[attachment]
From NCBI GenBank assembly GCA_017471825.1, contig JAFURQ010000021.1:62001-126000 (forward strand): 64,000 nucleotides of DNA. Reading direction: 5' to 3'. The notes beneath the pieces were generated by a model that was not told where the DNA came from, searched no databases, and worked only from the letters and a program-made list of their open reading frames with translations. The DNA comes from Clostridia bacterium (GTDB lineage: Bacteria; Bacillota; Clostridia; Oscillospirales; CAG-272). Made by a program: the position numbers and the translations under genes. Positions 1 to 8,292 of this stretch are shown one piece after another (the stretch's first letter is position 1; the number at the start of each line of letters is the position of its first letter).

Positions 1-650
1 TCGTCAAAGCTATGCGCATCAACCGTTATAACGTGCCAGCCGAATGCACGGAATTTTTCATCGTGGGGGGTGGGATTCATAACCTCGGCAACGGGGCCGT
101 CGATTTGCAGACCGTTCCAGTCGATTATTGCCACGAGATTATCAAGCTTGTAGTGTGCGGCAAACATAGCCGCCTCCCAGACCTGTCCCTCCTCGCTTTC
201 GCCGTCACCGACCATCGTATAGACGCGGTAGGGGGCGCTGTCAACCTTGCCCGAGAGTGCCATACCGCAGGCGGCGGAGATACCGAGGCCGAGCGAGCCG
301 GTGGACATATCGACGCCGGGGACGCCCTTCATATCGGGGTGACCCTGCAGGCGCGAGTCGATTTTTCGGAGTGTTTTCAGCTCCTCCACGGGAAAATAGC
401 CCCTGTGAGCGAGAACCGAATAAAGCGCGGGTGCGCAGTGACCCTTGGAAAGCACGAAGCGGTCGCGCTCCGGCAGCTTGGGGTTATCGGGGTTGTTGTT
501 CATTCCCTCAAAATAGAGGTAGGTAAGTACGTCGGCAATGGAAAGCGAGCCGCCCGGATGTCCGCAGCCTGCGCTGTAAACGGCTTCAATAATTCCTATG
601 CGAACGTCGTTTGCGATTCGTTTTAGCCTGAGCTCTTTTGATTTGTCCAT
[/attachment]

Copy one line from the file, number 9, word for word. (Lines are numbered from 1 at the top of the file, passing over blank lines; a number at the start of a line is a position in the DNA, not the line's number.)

601 CGAACGTCGTTTGCGATTCGTTTTAGCCTGAGCTCTTTTGATTTGTCCAT